SPEED limits on secondary roads will drop from 100 kilometres per hour to 90 from January as part of a battery of measures to cut crash deaths, which have been rising in number over the past four years.

Spain's General Directorate of Traffic (DGT), part of the ministry of public works and infrastructure, recalls that only around two in 10 fatal accidents happen on motorways, with the rest being on back roads, in built-up areas and on secondary highways or non-motorway trunk roads.

The vast majority are on 'B-roads', where speed limits vary but, where otherwise unstated, sit at 100 kilometres per hour.

New Year's Day will be a stay of grace, but from January 2 onwards, cars and motorbikes will have to stick to 90 kilometres per hour or less on 'B-roads', and vans, lorries, buses and coaches to 80 kilometres per hour.

At the moment, the limits are 100 for cars and motorbikes, 90 for buses and vans, 80 for lorries on roads with hard shoulders of at least 1.5 metres (4'11”) or at least dual carriageways, and then 90, 80 and 70 respectively on smaller, narrower roads.

The DGT says a 10-kilometre-per-hour drop will translate to a reduction in road deaths of 10%.



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Amazon Spain delivery staff to strike over Black Friday and Christmas
06 November 2018

AMAZON packaging and delivery staff in Madrid have announced strikes affecting 'Black Friday', the December bank holiday, Christmas and the New Year as negotiations over their working conditions and pay have stalled.

Employees at the logistics centre in San Fernando de Henares have been in ongoing disputes with Amazon, through their unions, since March when the firm 'unilaterally imposed' a new and more restrictive working conditions collective agreement after the previous one expired.

The sector-wide agreement which came up for renewal and renegotiation in March included guaranteed pay increases, sick-pay top-ups so that employees off ill would still get their full wages, and more favourable overtime rates and job titles.

Spanish labour law dictates that new working conditions and salary rates cannot be implemented when they are worse than those currently in existence, without a majority vote in favour by employees and their unions.

And no further progress has been made since the San Fernando logistics centre – one of two of these in Spain – went on strike over 'Prime Day' in July.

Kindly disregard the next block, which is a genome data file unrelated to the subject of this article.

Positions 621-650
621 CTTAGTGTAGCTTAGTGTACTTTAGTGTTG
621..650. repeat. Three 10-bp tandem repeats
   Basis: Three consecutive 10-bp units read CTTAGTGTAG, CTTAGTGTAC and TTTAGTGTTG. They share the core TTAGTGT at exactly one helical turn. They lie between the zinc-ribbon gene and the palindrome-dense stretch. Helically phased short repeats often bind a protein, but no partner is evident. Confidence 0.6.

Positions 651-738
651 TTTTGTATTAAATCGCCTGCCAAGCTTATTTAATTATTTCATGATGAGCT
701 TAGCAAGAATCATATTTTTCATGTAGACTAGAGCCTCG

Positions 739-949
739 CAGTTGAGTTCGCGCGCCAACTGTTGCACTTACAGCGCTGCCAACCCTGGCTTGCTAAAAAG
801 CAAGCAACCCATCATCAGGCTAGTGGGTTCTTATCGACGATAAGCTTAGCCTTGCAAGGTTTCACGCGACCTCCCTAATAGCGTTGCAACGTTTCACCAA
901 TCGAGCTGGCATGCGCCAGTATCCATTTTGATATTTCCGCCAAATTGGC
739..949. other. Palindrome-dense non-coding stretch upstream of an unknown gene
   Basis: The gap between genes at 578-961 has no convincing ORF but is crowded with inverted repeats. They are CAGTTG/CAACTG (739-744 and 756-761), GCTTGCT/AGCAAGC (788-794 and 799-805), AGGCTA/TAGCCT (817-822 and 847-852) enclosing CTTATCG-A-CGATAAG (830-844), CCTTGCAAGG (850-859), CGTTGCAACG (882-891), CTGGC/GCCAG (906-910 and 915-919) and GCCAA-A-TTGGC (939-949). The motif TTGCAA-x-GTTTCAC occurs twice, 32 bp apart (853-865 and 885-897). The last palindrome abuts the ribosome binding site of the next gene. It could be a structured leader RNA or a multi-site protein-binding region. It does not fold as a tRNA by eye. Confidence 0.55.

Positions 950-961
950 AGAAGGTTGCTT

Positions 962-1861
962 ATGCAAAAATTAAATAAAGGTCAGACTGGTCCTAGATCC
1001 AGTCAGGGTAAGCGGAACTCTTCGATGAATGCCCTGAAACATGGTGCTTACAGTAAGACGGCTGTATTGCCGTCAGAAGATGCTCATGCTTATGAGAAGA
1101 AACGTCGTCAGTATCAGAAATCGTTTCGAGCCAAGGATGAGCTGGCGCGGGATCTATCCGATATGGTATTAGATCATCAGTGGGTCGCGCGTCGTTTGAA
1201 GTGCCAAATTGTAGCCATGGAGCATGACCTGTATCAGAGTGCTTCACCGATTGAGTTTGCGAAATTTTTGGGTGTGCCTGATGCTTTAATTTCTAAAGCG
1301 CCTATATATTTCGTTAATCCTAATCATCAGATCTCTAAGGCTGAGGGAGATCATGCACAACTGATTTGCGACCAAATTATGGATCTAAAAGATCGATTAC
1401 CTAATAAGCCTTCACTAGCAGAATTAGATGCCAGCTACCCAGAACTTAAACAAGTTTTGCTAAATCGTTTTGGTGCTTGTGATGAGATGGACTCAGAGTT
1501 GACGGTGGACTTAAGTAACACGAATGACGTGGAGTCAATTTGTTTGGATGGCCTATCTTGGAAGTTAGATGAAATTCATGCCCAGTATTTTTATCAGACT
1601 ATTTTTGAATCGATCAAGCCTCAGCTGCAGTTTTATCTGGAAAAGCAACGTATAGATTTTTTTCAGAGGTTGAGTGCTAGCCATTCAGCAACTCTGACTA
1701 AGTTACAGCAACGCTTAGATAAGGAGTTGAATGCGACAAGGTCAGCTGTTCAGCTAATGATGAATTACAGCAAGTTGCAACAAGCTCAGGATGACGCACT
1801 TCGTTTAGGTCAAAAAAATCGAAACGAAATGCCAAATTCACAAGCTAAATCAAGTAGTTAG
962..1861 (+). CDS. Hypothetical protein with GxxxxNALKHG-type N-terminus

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Julio Iglesias paternity suit continues: singer's children asked for DNA samples
06 November 2018

A MAN who claims to be the illegitimate son of veteran crooner Julio Iglesias has summoned the singer's other children to provide a DNA sample in his quest to prove paternity.

Javier Sánchez Santos, from Valencia, put private detectives on his case and tissues used by the artist were 'rescued' from a waste-paper bin.

They showed a DNA match of 99.9% with Javier – the closest any test will ever show.

Osuna solicitors, acting for Javier, wrote to Iglesias giving him 10 days to agree to provide a voluntary sample of DNA, but the singer refused, saying the evidence gathered so far was not 'legitimate' as it had been obtained without permission.

According to Javier, Julio Iglesias had admitted to being his father back in 1992, and this was made official by a Valencia court ruling.

But a provincial and then Supreme Court verdict overturned this on appeal, stating that a verbal declaration without DNA as proof was not binding.



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Sevilla mum searches for motorcyclist who saved her baby's life
05 November 2018

A MUM from Sevilla is searching for her 'guardian angel' who probably saved her six-week-old baby's life when she was rushing him to hospital.

Lolí Martín López says her son became gravely ill two weeks ago on Saturday and she jumped in the car with him to take him to A&E, fearing an ambulance would not reach her in time.

But she ran into a gridlock at the Tamarguillo roundabout in the Andalucía city at around 15.00.

Despite waving a scarf from her window, putting on her four-way hazard lights and hooting, calling for cars to let her past so she could continue towards the hospital, nobody moved.

Then, a man on a 125cc motorbike appeared out of the blue, pushed past and blocked the traffic so Lolí could get through.

He got off his bike and stood in the way of the other cars until the mum had managed to get to the front of the queue, 'putting his own life at risk', Lolí said.

Lolí got to Sevilla's Virgen del Rocío University Hospital in the nick of time and emergency doctors saved her 38-day-old baby's life.